Grendel’s Mother

In Beowulf, Grendel's mother, Monsters, Old English, Poetry by Kate Innes

From the Beowulf Manuscript, BL Cotton MS Vitellius A. XV, f.132

Sometimes a poem comes to me, and it is like meeting an old, dear friend unexpectedly.  But sometimes a poem comes, and it is like walking into the kitchen in the morning to find that my pet collie has transformed into a savage wolf overnight.

Just such a poem came from my innocent exploration into early English poetry.  I was already familiar with the story of Beowulf.  As a child, I had a book about heroes and mythology which contained some wonderfully gory pictures: Beowulf with Grendel’s severed arm, and even more intriguing, the monster’s mother, fiercer than her son, fighting with Beowulf in her underwater cave.

 A warrior fighting a female monster in the 13th century Icelandic Saga

Certainly Grendel and his mother were portrayed as monsters, and have been in most retellings of the tale.  Grendel is a night-goer, a shadow-walker (sceadugenga).  He and his mother are said to descend from Cain, the first son of Adam and Eve, and the first murderer.  They move ‘beyond the pale’ in Seamus Heaney’s translation, and he refers to her as a ‘monstrous hell-bride.’

It was only when I started to look into the original that I discovered that the word used to describe Grendel’s mother, anglaeca, is also used to refer to Beowulf himself.  Some scholars believe that it should be translated as ‘fearsome’ or ‘warrior’ rather than ‘fiend’.  In the Beowulf manuscript, she is referred to as an ‘ides’, a respectful way of saying ‘lady’.  Elsewhere she is simply called merewif, a woman of the mere.  Perhaps there was a territorial dispute about land use at the heart of this conflict between the mead hall and the mere.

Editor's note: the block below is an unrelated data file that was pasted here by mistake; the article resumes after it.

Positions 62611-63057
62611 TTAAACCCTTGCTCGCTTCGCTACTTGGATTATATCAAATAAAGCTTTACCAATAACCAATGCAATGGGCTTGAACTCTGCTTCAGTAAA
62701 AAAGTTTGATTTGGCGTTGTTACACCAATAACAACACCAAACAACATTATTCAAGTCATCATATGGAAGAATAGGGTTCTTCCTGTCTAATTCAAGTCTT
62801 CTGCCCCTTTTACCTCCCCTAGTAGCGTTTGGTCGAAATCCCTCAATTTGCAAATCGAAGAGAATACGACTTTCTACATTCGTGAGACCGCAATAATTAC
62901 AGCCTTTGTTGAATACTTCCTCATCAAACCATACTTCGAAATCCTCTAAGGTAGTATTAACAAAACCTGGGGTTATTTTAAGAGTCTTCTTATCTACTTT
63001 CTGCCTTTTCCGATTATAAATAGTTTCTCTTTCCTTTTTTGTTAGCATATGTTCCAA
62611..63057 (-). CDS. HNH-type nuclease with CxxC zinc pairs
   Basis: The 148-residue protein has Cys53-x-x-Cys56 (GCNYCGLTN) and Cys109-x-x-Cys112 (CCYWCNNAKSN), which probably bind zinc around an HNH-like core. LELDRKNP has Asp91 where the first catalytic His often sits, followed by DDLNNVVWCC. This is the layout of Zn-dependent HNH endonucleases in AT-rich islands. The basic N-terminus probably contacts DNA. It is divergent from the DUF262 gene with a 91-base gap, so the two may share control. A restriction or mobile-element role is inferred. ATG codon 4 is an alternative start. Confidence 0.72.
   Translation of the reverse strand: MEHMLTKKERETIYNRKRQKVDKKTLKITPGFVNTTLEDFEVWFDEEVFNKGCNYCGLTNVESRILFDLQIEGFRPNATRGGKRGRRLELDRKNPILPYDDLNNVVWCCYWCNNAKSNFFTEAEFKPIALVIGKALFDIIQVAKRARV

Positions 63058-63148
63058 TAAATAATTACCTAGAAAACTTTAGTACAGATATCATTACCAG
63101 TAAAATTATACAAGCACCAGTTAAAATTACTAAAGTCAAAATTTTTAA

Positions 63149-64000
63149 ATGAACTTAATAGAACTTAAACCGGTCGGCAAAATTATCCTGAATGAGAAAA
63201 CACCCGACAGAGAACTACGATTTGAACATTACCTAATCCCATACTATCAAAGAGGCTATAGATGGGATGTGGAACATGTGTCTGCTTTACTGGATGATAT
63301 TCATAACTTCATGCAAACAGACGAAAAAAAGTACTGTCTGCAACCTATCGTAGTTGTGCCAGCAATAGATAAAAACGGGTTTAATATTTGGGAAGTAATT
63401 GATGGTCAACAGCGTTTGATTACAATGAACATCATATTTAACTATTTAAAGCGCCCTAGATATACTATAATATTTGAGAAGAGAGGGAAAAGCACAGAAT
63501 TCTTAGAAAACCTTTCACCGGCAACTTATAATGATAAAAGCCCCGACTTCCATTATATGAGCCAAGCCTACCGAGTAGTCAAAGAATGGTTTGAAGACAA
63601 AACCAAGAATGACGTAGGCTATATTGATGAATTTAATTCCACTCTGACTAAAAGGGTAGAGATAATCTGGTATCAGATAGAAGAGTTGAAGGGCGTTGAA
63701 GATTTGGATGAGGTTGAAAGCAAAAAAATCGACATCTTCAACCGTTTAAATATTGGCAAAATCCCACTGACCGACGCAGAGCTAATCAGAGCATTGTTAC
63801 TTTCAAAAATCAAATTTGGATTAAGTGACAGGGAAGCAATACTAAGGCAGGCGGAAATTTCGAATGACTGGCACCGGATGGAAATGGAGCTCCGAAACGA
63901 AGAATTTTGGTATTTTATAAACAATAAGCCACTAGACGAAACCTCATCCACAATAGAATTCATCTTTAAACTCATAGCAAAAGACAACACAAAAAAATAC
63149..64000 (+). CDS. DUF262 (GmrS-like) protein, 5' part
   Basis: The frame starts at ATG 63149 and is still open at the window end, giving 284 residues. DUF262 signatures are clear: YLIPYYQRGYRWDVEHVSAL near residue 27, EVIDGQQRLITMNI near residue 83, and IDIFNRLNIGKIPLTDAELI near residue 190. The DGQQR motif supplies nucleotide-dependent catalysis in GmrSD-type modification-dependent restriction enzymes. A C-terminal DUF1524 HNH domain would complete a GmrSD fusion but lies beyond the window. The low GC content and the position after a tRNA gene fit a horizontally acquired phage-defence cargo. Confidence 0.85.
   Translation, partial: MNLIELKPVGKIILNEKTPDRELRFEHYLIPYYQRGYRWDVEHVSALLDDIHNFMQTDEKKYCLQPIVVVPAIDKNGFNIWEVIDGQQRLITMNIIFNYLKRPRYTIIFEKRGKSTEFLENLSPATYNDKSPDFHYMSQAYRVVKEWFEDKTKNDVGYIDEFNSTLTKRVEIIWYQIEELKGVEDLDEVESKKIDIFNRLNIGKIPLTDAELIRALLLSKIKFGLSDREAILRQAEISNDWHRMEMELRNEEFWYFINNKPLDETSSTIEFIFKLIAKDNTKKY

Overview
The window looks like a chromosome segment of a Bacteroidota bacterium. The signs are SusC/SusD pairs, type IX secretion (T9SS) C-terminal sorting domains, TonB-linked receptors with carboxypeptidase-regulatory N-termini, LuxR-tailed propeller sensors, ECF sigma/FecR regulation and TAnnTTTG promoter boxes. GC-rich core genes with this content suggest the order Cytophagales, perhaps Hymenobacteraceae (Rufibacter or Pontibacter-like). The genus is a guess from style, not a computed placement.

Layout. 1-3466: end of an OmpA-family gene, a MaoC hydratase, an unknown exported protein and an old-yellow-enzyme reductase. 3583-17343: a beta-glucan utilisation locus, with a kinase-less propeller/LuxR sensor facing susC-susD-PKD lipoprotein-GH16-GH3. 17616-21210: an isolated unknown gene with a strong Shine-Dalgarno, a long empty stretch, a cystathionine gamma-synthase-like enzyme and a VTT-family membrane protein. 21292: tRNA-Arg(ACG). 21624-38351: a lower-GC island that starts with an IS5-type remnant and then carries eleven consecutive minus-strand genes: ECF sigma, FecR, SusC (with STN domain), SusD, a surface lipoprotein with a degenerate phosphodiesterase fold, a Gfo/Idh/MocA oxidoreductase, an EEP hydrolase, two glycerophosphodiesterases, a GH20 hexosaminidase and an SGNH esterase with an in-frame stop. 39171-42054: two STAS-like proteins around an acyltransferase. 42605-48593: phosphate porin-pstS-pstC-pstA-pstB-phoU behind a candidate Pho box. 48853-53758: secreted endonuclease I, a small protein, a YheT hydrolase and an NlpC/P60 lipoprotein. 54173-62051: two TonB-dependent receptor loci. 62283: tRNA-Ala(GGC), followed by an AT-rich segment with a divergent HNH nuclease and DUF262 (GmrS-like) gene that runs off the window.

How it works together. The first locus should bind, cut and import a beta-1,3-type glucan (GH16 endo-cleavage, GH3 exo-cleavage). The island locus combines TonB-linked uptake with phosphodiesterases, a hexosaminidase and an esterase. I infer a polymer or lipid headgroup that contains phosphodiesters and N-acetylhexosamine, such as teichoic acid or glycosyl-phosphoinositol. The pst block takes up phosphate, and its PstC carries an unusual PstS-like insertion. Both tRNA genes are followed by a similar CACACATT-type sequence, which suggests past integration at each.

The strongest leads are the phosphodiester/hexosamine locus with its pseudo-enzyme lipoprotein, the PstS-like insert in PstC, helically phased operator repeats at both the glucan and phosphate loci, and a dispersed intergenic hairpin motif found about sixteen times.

Whatever she is or was meant to be, her words came through very strongly as I wrote.  This voiceless character had things she wanted to say.  Principally she wished to offer Grendel some advice.  He ignored it, which is every child’s prerogative.  

The alliterative style is typical of early English poetry.

The Mother Speaks
The marsh meets the sea, its master.
Banks are broken and the fresh blood
of frogs and snakes is stopped with salt.
Waves snatch chunks of earth to chew,
and all meat moves on muffled feet.
Muttering mead-soaked men who
gladly condemned our kind to Cain,
fearing the fiery ferment of our mere,
resolved to dig a drain and dry it.
So I must send my son, my boy,
armed and toothed with dread,
a hothead, always hungry,
to hunt for me in Hrothgar’s hall.
My incantations have thickened his hide.
Rocks are no harder, oxen no stronger.
Let them hew; he will meet no harm.
Come son, wash well in the water,
with luck it will cover your smell.
Be stealthy and slip inside
the circle of staves where smoke rises,
and the tall posts of the traitor’s hall.
Hinges will bend in your heavy hand,
but don’t wake the dogs by the door.
Creep through the sleeping thanes and
slake your thirst at a throbbing throat.
Bring a young boy back and I’ll blow
the keen of his death through my teeth.
But lead not the living to our lair,
Grendel.  Stop their groans and grief
in your mighty grip and meet me here below.






Kate Innes